Seattle’s design review board has unanimously approved the three biodome scheme for the NBBJ-designed Amazon headquarters. The five-story building will include flexible brainstorming and work areas filled with plants and trees, while the ground level will include retail space and public viewing spots. Planned for the block is also an Amazon office tower of up to 38 stories, as well as a neighboring public park that will include a dog run area.
As AN reported in our latest West Coast issue, designs for the Amazon headquarters in downtown Seattle have gone through another revision since this past May. Though still channeling greenhouses and conservatories, renderings reveal an update to the three interconnected domes on Block 19 that architecture firm NBBJ has dubbed “conjoined Catalan spheres.” With a skin of white painted steel, the new design has moved beyond more traditional cross-hatching, and now nods to the pentagons of a soccer ball. But these forms are expanded and pushed to create an irregular pattern that exerts a more organic geometry. Read more about the project in AN‘s article or check out an expanded gallery of renderings below.
Amazon renderings released this week in a Seattle design review board meeting would have made the late Buckminster Fuller proud. They reveal new plans for an additional structure on the proposed three-block, three-tower Amazon complex in downtown Seattle: three five-story conjoined biodomes up to 95 feet tall, with the largest 130 feet in diameter. These glass and steel domes, envisioned by local firm NBBJ, would provide 65,000 square feet of interior flex work and brainstorm areas for Amazon employees, while leaving abundant space to accommodate trees and diverse plantings. Inspiration came from nature found indoors—in greenhouses, conservatories, and convention centers around the world. From Renzo Piano’s “Bolla” in Genoa, to the Royal Greenhouses of Laeken in Brussels. (Fun fact: the largest dome in the United States—an indoor sports arena—is in fact in Washington State, in Tacoma, a city south of Seattle.)
Since AN first looked at the proposed design for Amazon’s three-tower complex in the Denny Triangle neighborhood in Seattle last May—and after feedback from the Seattle community and meetings with the Design Review Board over the summer—NBBJ has released new renderings. And the project now has a nickname—Rufus—a nod to the late “Amazon dog,” a Corgi who kept employees company in the office since the early days.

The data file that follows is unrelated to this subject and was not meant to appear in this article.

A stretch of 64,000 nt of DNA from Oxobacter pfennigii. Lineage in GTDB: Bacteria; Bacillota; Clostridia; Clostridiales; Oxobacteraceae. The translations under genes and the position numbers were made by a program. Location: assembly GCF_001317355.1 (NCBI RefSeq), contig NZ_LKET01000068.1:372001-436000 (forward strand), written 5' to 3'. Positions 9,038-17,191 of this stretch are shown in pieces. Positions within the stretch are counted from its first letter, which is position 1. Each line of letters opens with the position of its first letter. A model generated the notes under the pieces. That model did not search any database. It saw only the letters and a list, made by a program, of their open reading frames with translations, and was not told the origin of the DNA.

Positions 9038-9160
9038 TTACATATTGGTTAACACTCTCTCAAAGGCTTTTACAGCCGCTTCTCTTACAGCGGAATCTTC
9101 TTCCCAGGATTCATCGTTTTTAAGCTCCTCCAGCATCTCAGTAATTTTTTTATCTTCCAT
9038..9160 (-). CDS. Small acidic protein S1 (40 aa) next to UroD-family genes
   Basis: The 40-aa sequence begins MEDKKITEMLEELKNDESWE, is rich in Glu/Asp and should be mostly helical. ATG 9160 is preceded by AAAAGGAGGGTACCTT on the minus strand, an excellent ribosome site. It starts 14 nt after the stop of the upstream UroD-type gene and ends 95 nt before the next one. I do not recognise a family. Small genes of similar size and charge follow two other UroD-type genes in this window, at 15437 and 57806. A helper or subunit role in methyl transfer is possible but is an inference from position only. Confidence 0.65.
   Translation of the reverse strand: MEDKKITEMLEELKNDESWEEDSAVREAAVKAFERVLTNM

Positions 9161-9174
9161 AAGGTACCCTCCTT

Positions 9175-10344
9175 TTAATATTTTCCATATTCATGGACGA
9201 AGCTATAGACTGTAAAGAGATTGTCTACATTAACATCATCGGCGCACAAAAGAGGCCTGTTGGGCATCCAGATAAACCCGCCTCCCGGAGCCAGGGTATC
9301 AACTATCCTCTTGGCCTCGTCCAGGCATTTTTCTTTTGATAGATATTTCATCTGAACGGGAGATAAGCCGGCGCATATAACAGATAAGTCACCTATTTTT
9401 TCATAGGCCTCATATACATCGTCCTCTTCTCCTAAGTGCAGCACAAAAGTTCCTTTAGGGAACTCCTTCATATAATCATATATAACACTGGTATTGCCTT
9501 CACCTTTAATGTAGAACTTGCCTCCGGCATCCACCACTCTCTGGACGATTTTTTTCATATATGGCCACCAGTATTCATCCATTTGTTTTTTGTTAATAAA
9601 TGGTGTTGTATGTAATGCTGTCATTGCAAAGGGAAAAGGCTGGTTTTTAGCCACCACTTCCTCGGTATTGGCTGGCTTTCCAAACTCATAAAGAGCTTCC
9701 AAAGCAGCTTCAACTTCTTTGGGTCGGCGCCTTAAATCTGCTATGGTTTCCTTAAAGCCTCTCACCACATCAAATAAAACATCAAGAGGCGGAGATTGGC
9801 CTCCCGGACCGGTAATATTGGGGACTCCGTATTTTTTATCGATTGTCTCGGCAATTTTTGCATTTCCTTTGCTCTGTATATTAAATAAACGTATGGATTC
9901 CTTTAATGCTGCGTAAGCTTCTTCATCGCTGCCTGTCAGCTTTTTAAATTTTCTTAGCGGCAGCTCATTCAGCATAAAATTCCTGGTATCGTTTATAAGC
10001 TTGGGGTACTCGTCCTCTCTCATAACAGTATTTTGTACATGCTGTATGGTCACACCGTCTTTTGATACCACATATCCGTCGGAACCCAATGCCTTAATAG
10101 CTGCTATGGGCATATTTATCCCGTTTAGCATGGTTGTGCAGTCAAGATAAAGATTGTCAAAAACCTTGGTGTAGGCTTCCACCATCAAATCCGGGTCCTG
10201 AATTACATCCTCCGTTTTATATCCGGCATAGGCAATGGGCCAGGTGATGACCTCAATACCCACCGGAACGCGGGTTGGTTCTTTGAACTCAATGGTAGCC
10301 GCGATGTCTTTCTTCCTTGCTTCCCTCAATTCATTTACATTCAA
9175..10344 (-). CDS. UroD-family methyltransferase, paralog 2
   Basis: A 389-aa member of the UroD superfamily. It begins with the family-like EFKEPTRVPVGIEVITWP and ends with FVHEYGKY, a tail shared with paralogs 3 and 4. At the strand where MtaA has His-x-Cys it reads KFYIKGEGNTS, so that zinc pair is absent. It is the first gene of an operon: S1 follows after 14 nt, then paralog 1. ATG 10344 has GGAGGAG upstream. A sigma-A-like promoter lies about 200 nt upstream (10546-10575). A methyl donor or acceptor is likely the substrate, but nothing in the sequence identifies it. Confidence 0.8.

In response to recommendations, the evolved design includes updates to elevations, details along the lower stories, weather protection, and open spaces. Facades are asymmetrical, stepped, and diverse. In a skin study, the office tower on the southeast Block 14 sports a façade of operable windows, glass, pre-finished metal panels and gold accent trim, which connects to the neighboring meeting center via a sky-bridge. Other perspectives reveal glass curtain walls on the six-story meeting center, leaving the auditorium and stairwell exposed. On Block 19, to the southwest, a covered walkway would provide protection during Seattle’s rainy winter months. There are retail storefronts on the lower levels, which will augment the outdoor public parks and plazas.
The largest development proposed in the history of downtown Seattle—an approximately 3 million square-foot headquarters for Amazon—may take eight years to complete. Project details presented at a recent downtown design review committee meeting revealed that Amazon’s glassy three block project, designed by NBBJ (designers of the recently-c0mpleted Gates Foundation, also in Seattle), will be built in three phases of two to four years.
Even in these recessionary times, there are still big buyers who can afford to expand when the market is low. In Seattle, Amazon is in the preliminary stages of purchasing three city blocks in the Denny Triangle neighborhood north of the business district from developer Clise Properties, The Seattle Times reports. The properties are bounded by Westlake Avenue to the east, 6th Avenue to the south, and Blanchard Street to the west.
Amazon is going big: intending to convert what are now parking lots into three office towers measuring one million square feet each. The total space will double the size of the largest skyscraper in Seattle, the Columbia Center.
Amazon’s current office space—over a million square feet distributed over several locations—is rented. This will mark Amazon’s first office ownership. An agreement with Clise will give Amazon the option to buy more of their holdings, which are part of a larger 13-acre site in Denny Triangle.